Fathers and Sons in Purple Hibiscus and Things Fall Apart 11th Grade
Chimamanda Adichie’s Purple Hibiscus and Chinua Achebe’s Things Fall Apart both emphasize the complexities of father-son relationships. The major theme of parental conflict is developed throughout the course of both texts and serves to illustrate the impact of Western imperialism on Igbo culture. While Adichie openly acknowledges that she was inspired by Achebe, a closer look at the nuanced differences between the two novels illuminates Adichie’s own voice. Okonkwo, the misogynistic character with a masculinity complex, is a man still scarred by his father’s pathetic reputation in Things Fall Apart. His father’s ill repute and lack of titles spur Okonkwo to pursue a better life in an attempt to dissociate himself from his father. On the other hand, Eugene, the antagonist and father figure in Purple Hibiscus, ostracizes his father on the basis of religious disagreement. Adichie uses the differences between Eugene’s and Okonkwo’s paternal conflicts to comment on the changes that Western colonialism has brought about in Nigeria.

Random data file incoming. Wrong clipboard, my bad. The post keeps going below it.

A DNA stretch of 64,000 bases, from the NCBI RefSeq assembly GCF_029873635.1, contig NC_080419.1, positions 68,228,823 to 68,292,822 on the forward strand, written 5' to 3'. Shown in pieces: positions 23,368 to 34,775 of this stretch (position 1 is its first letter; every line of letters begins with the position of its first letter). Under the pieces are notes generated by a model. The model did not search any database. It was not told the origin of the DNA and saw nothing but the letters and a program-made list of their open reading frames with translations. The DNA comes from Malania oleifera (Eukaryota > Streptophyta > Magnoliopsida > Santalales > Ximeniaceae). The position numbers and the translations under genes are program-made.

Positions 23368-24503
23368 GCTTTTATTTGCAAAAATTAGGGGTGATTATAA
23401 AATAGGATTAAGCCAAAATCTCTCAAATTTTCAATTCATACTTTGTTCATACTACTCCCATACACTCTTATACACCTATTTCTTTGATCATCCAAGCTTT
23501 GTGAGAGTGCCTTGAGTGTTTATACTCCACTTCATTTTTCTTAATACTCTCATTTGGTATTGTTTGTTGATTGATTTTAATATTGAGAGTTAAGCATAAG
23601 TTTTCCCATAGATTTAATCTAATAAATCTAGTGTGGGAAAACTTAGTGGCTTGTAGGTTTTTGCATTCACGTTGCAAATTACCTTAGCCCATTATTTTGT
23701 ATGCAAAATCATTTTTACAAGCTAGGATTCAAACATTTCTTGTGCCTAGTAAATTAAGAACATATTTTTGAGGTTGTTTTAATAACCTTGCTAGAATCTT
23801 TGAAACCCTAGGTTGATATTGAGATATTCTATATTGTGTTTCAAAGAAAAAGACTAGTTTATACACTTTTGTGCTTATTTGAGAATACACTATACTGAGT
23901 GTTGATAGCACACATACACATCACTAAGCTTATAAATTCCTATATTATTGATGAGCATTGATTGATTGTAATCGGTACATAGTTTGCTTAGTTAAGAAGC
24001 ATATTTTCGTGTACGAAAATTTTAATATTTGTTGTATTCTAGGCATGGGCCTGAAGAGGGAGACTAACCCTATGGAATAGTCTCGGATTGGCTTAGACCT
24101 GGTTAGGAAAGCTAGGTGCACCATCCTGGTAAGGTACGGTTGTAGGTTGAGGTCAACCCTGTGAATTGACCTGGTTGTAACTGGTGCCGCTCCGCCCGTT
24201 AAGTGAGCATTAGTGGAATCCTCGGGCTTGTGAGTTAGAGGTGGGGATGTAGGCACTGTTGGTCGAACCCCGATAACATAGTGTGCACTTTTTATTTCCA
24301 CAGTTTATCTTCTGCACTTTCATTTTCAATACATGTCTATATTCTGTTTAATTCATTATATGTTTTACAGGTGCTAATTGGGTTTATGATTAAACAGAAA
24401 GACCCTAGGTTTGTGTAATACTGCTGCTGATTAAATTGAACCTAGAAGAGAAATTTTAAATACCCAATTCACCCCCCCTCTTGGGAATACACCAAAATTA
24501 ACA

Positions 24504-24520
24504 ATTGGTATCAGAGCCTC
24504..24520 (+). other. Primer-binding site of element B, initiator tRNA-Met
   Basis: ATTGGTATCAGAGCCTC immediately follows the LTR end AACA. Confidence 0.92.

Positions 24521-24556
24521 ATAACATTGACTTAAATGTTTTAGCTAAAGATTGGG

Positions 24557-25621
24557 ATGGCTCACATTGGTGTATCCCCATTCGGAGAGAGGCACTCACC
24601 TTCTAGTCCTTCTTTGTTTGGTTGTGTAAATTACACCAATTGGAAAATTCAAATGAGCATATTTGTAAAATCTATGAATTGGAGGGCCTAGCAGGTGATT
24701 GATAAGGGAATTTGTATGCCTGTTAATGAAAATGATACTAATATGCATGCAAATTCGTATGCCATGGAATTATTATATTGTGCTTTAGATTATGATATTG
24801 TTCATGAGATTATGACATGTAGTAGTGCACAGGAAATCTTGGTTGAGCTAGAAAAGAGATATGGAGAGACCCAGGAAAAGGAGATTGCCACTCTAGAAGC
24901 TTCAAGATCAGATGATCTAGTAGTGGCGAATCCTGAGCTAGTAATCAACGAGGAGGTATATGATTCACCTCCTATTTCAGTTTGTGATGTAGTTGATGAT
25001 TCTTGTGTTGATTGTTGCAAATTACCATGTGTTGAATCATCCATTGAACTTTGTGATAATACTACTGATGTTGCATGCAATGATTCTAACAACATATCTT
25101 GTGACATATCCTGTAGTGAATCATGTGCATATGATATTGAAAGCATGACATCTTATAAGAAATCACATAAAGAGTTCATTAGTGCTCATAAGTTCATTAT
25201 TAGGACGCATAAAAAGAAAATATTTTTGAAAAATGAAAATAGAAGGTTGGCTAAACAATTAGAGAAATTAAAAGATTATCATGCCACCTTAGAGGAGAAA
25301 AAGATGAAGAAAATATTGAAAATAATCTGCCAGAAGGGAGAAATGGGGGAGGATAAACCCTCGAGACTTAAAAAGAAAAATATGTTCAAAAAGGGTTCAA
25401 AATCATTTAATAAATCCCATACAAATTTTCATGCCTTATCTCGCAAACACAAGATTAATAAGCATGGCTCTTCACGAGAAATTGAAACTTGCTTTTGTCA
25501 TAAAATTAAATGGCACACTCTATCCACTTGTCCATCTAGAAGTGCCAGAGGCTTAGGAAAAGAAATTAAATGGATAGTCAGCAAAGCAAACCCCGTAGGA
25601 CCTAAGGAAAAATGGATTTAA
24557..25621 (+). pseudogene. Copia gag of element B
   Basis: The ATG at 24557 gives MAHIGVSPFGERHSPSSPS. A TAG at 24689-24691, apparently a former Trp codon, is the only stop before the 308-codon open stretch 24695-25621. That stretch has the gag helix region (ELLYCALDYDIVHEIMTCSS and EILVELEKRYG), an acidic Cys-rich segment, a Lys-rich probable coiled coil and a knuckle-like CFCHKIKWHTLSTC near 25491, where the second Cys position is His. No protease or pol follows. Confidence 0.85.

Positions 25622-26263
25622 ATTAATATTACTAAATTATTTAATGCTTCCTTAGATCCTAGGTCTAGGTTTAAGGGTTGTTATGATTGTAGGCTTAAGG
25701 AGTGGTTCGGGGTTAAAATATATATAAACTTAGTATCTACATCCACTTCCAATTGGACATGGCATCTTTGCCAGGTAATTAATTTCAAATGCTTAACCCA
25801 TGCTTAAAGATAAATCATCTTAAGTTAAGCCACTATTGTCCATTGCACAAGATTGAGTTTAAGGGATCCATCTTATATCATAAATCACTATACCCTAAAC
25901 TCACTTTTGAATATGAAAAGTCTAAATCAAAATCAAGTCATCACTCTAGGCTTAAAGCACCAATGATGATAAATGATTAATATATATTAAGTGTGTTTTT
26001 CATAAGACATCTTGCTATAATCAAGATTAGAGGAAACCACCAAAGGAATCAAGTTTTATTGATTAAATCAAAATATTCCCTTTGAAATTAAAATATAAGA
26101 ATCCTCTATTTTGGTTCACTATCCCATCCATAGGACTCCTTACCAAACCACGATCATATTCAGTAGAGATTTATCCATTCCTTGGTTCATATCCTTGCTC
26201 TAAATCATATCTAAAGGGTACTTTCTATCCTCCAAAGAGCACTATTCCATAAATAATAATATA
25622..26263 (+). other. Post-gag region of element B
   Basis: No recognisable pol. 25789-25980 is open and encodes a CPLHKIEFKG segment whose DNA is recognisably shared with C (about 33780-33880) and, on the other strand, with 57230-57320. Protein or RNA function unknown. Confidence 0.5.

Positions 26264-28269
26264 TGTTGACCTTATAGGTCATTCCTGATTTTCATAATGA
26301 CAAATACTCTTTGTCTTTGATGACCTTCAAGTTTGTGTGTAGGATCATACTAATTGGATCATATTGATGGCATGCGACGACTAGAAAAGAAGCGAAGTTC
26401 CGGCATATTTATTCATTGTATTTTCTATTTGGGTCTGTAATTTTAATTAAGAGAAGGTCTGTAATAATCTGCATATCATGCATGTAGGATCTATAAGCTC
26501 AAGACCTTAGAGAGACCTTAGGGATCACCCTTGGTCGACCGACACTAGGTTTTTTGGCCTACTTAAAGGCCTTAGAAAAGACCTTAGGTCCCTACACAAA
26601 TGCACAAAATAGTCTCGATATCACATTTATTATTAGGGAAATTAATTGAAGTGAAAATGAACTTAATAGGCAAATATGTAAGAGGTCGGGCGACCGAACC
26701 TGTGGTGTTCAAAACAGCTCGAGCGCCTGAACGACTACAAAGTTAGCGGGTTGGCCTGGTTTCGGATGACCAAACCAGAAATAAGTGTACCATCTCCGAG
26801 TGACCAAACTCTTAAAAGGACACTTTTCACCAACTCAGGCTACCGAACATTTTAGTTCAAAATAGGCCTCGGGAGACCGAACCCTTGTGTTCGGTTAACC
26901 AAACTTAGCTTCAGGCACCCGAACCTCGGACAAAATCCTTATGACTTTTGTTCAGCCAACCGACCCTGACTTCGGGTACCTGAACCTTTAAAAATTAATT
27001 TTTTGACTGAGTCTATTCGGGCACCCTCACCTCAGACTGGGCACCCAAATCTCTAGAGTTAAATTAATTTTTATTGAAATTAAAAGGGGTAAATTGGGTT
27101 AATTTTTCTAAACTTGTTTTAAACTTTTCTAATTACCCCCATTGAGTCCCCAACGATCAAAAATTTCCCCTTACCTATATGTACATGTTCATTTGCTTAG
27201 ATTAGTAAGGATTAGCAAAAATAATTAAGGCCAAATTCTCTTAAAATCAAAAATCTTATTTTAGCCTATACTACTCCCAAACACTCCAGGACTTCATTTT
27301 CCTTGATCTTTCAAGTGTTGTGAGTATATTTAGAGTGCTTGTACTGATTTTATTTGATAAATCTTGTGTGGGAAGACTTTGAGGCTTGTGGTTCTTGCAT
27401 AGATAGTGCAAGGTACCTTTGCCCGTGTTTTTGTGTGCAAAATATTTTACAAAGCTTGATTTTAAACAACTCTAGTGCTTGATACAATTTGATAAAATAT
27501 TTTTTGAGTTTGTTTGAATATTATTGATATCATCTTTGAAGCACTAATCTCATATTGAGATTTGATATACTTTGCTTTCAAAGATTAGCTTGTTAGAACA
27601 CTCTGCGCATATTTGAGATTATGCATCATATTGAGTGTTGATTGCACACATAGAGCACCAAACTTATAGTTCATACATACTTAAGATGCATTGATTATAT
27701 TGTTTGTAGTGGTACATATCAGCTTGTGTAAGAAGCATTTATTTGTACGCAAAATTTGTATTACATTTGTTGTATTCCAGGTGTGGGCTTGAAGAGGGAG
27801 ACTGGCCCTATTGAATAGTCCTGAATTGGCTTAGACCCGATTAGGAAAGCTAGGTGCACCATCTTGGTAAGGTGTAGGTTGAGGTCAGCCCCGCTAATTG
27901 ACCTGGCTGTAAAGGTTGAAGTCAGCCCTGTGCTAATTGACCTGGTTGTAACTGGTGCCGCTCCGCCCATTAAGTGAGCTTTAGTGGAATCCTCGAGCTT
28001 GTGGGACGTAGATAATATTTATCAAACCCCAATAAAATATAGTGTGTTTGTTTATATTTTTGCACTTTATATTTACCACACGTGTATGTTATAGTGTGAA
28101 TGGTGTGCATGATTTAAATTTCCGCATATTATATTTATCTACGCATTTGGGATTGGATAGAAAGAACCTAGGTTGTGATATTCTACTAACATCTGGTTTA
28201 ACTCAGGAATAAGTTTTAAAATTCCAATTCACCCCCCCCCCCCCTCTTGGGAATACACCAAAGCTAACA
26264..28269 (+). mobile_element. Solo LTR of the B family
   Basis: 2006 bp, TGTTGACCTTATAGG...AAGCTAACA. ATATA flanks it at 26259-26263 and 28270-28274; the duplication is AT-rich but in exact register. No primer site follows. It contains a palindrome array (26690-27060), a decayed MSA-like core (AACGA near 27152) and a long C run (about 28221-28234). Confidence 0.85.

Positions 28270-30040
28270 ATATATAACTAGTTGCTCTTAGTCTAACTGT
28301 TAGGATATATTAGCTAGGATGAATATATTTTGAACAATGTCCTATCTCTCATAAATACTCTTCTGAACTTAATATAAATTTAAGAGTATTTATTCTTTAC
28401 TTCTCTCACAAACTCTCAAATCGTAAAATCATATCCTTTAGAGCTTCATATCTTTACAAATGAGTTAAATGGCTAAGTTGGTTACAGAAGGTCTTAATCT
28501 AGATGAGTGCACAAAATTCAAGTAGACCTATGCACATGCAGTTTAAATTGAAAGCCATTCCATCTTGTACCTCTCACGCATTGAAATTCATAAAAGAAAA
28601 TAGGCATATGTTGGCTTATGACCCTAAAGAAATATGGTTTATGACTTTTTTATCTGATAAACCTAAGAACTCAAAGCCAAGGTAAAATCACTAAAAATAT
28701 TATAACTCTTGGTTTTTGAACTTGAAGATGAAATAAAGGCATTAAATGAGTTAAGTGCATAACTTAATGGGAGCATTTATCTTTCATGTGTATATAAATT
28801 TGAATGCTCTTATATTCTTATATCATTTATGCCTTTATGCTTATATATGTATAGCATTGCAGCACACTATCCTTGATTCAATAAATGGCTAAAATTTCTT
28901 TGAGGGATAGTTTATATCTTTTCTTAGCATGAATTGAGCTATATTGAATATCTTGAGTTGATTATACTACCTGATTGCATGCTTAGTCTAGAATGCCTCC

Even though Achebe’s and Adichie’s works of realistic fiction share many similarities, the reasons for and methods by which Eugene and Okonkwo respond to paternal conflict differ, thus allowing Adichie to...
Join Now to View Premium Content
GradeSaver provides access to 801 study guide PDFs and quizzes, 5862 literature essays, 1671 sample college application essays, 229 lesson plans, and ad-free surfing in this premium content, “Members Only” section of the site! Membership includes a 10% discount on all editing orders.
Already a member? Log in